If Anthony did that, Denver has the talent to be a force once they get Kenyon Martin back healthy later this season. This is a good, consistent roster. Karl can mold them. Harrington will be a boost up front, Billups may be getting up there but he still has plenty of game. There are good young players like Ty Lawson to add some energy. You can see how a run comes together with this unit…

Not going to happen. Never say never, but Anthony signing that extension and not being a distraction seems like a crazy long shot right now.

And if Anthony is not going to be back — how do you predict how good this team is? With him in house and focused the Nuggets are a team that wins in the low 50s in games, that is on that second tier in the West. Final four could happen. But is Anthony going to sign an extension for a maybe final four? Seems he is intent on pushing his way out.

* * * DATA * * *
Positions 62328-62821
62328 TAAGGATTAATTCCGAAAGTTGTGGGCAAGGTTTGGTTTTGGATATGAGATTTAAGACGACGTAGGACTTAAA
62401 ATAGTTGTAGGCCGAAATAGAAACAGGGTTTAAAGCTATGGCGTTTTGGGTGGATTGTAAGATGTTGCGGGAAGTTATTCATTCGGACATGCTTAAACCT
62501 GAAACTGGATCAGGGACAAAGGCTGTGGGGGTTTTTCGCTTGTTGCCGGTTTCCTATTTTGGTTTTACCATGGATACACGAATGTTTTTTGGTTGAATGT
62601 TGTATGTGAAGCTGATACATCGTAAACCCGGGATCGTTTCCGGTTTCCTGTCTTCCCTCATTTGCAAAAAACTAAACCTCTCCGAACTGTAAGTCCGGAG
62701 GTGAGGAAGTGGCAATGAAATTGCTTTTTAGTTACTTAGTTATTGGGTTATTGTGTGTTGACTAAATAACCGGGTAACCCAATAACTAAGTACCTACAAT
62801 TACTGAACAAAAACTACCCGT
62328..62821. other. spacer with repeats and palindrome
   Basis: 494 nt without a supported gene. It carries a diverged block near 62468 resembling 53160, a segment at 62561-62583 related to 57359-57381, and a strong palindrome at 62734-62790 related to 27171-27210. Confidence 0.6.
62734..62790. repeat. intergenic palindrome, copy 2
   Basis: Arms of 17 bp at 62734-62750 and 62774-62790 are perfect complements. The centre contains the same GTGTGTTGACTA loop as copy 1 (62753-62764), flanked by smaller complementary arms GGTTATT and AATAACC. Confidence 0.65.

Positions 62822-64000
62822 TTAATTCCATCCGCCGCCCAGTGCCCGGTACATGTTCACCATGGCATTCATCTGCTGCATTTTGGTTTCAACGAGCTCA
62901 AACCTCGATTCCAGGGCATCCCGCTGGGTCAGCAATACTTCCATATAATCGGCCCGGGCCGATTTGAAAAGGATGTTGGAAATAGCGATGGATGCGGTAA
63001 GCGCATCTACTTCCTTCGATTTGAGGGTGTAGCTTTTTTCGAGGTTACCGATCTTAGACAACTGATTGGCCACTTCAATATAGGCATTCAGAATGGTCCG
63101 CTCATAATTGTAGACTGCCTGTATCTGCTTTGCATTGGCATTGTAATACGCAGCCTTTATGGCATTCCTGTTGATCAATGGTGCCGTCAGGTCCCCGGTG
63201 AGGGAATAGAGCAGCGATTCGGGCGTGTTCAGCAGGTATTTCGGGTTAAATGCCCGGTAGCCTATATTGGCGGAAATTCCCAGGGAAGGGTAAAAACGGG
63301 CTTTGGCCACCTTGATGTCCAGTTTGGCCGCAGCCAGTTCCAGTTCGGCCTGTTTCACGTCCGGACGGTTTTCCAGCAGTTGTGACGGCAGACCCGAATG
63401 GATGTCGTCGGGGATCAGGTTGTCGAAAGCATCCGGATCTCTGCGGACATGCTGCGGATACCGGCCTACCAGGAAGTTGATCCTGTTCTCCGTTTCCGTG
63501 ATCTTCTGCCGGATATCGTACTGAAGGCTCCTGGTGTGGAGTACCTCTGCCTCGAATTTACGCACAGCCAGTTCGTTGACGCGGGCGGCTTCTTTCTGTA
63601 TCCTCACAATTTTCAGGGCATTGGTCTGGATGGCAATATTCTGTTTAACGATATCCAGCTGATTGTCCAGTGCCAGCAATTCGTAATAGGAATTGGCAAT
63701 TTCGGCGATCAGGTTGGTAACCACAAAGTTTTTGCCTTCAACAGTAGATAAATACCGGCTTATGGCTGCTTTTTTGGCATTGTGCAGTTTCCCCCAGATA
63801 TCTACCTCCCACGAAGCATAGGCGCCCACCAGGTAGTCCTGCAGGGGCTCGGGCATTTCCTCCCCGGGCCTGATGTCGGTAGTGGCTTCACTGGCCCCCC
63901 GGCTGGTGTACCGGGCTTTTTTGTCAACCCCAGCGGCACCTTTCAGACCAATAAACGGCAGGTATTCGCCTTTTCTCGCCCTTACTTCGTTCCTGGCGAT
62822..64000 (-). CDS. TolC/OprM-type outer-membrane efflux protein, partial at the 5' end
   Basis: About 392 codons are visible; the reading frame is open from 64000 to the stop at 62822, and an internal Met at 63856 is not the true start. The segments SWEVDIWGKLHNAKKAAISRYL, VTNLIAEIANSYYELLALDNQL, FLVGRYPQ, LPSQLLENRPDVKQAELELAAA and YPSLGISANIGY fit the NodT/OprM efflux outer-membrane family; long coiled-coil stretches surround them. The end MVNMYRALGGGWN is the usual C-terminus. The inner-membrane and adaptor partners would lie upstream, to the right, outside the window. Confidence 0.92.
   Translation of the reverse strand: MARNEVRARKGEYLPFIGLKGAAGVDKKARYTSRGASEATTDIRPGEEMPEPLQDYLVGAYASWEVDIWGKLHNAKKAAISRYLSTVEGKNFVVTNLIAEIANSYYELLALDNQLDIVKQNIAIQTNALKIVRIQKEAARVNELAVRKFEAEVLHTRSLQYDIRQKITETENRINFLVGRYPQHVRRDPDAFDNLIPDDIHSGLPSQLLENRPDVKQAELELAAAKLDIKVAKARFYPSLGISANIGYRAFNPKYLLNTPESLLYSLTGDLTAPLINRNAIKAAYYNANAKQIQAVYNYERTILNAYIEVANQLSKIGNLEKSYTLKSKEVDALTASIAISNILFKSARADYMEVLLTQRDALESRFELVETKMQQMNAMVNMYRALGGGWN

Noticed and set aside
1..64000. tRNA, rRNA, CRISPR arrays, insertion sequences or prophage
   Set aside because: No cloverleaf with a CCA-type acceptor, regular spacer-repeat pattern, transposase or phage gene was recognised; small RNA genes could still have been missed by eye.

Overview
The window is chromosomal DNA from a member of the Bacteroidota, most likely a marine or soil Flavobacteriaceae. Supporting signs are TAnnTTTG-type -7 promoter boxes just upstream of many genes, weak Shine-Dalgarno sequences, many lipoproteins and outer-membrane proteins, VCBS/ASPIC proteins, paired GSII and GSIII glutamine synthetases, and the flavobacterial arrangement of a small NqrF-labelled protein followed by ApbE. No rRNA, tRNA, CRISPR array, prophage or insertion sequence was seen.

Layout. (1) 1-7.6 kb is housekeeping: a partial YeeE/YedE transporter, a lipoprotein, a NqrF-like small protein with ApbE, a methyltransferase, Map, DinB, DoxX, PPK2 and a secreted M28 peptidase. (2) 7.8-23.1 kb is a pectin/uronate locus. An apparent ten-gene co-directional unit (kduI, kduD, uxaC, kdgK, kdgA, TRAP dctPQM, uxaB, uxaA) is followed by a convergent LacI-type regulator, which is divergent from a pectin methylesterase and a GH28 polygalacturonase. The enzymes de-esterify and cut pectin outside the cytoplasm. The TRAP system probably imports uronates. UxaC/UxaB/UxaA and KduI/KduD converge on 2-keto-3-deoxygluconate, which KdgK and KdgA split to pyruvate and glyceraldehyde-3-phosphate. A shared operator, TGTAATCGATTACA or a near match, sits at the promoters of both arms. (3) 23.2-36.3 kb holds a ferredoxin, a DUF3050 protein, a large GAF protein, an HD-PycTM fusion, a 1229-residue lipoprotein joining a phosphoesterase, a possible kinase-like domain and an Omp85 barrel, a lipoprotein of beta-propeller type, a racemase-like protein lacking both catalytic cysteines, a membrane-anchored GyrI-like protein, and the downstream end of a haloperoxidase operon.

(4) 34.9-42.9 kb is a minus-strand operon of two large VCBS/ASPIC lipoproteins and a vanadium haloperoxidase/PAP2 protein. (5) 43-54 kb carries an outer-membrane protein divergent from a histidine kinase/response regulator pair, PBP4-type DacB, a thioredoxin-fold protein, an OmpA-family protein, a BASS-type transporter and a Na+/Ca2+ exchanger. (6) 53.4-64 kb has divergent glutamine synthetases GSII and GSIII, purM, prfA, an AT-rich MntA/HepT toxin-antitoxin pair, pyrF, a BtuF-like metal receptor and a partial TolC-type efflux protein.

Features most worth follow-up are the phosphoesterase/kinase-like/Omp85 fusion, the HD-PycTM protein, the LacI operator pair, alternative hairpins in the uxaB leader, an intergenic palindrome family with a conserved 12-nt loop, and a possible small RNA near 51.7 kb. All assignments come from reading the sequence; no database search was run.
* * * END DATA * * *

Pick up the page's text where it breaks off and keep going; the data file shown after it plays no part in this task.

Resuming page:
The real question is how the Nuggets front office decides to go about a trade. The reports are now they are pushing in trade talks for players that will keep them in the playoffs now as well as picks and young players to rebuild with. Basically the best of both worlds – getting that is about as likely as Anthony signing his extension.

The smart move seems to be to trade Anthony for good young players and picks, then do the same with Chauncey Billups, Kenyon Martin and Nene. Rebuild from the ground up. If handled right there would be a stockpile of players and picks and the rebuilding would be off to a fast start.

You can’t rebuild on the fly, rebuild without a huge drop-off, unless you are a team willing to spend well over the luxury tax to do it. Denver is not that market.